Image by Hans Veth via Unsplash

More than a year after the COVID-19 pandemic began, scientists still don't fully understand how the coronavirus impacts most animal species.

While studying COVID in wild animals may not be as crucial as deploying the vaccine, knowing how and whether the coronavirus infects different species could be an important tool in the fight to stop the pandemic, two Tufts University scientists wrote in The Conversation. Viruses tend to mutate as they jump among different species through a process called host adaptation, so the two infectious disease scientists are systematically monitoring how and when that happens in wild animals.

"While it's not yet clear what impact, if any, these mutations may have on human disease or the vaccine," Tufts infectious disease and veterinary medicine experts Jonathan Runstadler and Kaitlin Sawatzki wrote in The Conversation, "these are signs of host adaptation that could allow novel variants of the virus to persist and reemerge from animal hosts in the future."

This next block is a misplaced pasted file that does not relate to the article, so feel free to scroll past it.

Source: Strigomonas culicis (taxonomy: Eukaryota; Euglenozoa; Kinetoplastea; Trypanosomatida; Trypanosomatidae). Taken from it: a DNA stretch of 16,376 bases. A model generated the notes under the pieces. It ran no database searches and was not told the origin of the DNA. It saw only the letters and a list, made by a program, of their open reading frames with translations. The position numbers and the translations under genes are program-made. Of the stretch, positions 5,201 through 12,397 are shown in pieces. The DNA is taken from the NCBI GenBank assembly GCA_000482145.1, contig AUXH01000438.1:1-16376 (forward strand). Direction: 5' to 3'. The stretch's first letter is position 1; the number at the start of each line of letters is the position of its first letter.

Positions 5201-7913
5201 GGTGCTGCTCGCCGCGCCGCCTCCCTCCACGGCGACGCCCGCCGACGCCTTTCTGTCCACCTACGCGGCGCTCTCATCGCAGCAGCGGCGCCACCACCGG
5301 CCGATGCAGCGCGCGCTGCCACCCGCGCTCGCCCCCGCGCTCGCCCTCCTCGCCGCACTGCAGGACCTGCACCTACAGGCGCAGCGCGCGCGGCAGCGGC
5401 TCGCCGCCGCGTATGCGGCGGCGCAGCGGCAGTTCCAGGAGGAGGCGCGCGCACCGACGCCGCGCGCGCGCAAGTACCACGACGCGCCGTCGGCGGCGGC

For instance, theoretical animals could spread their mutated version of the coronavirus back to humans and, if that mutated strain can better survive the vaccines we already developed, humanity would have a bad situation on its hands.

The duo is collecting samples from veterinarians and other researchers who work with wildlife to search for signs of the coronavirus. Thankfully, after poring over samples from 300 animals among 20 species including bats, coyotes, and seals, they haven't found a single positive case.

However, we do know that wild animals can be infected — the Department of Agriculture confirmed that a wild mink in Utah had the coronavirus in December, and Denmark killed 17 million minks after outbreaks began on local farms. There have been confirmed cases of people spreading COVID-19 to their pets, and even zoo gorillas have caught the bug.

"The discovery of the infected wild mink confirmed our fears," the scientists wrote. "Seeing the first wild animal with natural COVID-19 is alarming, but sadly, not surprising."